#NECFB Week 3 Prep



  • Sacred Heart, which ranks fifth amongst FCS team leaders in rushing defense (29.0 ypg), looks for a 3-0 season start for the fourth time in five years. After back-to-back double-digit wins, the Pioneers visit CAA member Stony Brook in Week 3.
  • Defending NEC champion Saint Francis defeated Wagner, 31-6, in the first conference game on the 2017 docket. Saint Francis, which is off to its first 2-0 season start since joining the FCS ranks in 1992, has yet to commit a turnover through the first two weeks.
  • SFU quarterback Bear Fenimore leads the NEC with six touchdown passes through his first two starts. Meanwhile, All-American receiver Kamron Lewis pulled in a 30-yard scoring strike vs. Wagner, marking his sixth consecutive game with at least one touchdown catch.
  • Duquesne’s visit to Dayton will complete the NEC’s season series with the Pioneer Football League. NEC teams are 3-0 vs. PFL members this month.



Women-In-Sports Wednesday: Former CCSU Hurler Adds to Fordham’s Winning Tradition

When it comes to winning conference championships, Laura Messina and Fordham softball are a perfect fit.

Messina, a two-time NEC softball champion (2013, 2015) during her days as the ace of Central Connecticut’s pitching staff, has received an opportunity to continue her career in Division I softball as an assistant coach for the five-time defending Atlantic 10 champion Fordham Rams.

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Razor-Thin Margin Separates First and Second in Race for Brenda Weare Commissioner’s Cup

The Cup made its way back to Fairfield, CT last year.

The fall and winter sports seasons are in the books, the NEC Commissioner’s Cup points are tallied and there is still A LOT to be determined.

With all spring sports yet to be factored into the equation, Sacred Heart (126.95) leads Saint Francis U (126.43) by only a fraction of one point in the race for the Overall Commissioner’s Cup.

Both the Pioneers and Red Flash are poised to significantly bump their point totals this spring. Sacred Heart already secured the women’s golf team championship while Saint Francis U is in the midst of an historic campaign on the softball diamond and can lock up first place with one more victory this weekend.

Sacred Heart and Saint Francis U are also the top-two names in the standings for both the women’s and men’s individual cups. SHU leads SFU in the women’s race while SFU has a similar advantage over SHU in the battle for the men’s title.

Sacred Heart and Fairleigh Dickinson are tied for the most Commissioner’s Cups all-time with six. SHU captured the Cup for the sixth time last spring, ending Bryant’s two-year run as overall champion.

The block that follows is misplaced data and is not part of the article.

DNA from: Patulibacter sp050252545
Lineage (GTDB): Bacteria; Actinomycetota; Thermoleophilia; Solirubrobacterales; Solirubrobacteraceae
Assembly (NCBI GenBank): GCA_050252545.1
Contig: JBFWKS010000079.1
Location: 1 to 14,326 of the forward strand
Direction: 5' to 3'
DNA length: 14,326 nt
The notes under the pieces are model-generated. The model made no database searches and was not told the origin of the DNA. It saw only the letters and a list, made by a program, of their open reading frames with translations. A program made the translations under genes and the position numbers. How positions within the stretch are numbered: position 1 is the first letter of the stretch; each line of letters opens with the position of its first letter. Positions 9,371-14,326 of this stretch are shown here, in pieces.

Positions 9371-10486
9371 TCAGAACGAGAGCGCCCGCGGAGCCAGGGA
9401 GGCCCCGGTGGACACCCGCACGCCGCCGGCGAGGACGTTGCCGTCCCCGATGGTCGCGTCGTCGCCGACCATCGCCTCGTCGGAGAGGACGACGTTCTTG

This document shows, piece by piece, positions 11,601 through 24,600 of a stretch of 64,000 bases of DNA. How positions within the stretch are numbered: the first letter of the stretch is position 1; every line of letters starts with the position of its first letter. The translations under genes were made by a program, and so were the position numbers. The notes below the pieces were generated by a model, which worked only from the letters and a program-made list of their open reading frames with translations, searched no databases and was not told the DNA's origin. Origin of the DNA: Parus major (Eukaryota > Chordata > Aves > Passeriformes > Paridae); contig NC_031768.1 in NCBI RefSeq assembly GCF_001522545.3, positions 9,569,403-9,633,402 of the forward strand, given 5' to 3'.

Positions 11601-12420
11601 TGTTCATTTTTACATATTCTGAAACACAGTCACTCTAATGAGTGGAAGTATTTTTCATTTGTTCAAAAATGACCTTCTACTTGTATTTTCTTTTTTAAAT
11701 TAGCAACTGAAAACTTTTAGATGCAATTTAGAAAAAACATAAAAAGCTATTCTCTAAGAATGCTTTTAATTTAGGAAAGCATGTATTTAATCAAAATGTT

Bobby Valentine’s Pioneers also won the Joan Martin Women’s Cup last year, but finished second to Bryant in the men’s race.

Cup points are awarded in each NEC sponsored sport. For men’s and women’s basketball, men’s and women’s soccer, women’s volleyball, football, women’s bowling, softball, men’s and women’s lacrosse, and baseball, the final regular season standings are used to determine Cup points. Starting with the 2012-13 season, the Conference began awarding three bonus points to the NEC Tournament champion in those sports. In all other sports, points are awarded based on the finish at NEC Championship events.





Brenda Weare Commissioner’s Cup (Overall)

  1. Sacred Heart        210.68
  2. Bryant                   196.48
  3. Saint Francis U   190.21

Joan Martin Women’s Commissioner’s Cup

  1. Sacred Heart         123.99
  2. Saint Francis U     108.62
  3. Bryant                     101.28

NEC Men’s Commissioner’s Cup

  1. Bryant                   95.20
  2. Sacred Heart        86.69
  3. Saint Francis U    81.59



#Throwback: Saint Francis U SWA Erika Renwick speaks after the Red Flash captured the 2014 Joan Martin Women’s Cup

Sounding Off on the inaugural NEC Mental Health Summit

There was plenty of conversation in Piscataway where the NEC hosted its first-ever Mental Health and Medical Issues Summit on December 1.

More than 70 attendees, from across the conference’s membership, sat through informative seminars and engaged in discussion. The NEC Front Row crew caught up with a number of those folks and you can hear their reactions in the video below…

NEC Makes Mental Health A Priority


We’ve been saying it for awhile now. Life in the Northeast Conference is about more than sports and there was plenty supporting evidence for that claim on the first day of December.

The Northeast Conference hosted its inaugural Mental Health and Medical Issues Summit on December 1 in Piscataway, NJ.

The NCAA Division I athletics conference welcomed more than 70 individuals, ranging from athletic administrators and athletic trainers to student-athletes and other campus personnel, for a full day’s worth of programming.

“The NEC is thrilled to host this event for our membership,” said NEC Commissioner Noreen Morris. “In terms of the development and welfare of the NEC student-athletes, the importance of their mental health and safety is paramount.”

The comprehensive program included a panel of decorated speakers who will address the following topics:  Anxiety, Depression and Suicide Prevention; Analgesic Opiate Abuse; Eating Disorders; and A Systems Approach to Planning and Evaluating Student-Athlete Mental Health Programs and Services.


NEC Commissioner Comments on MHS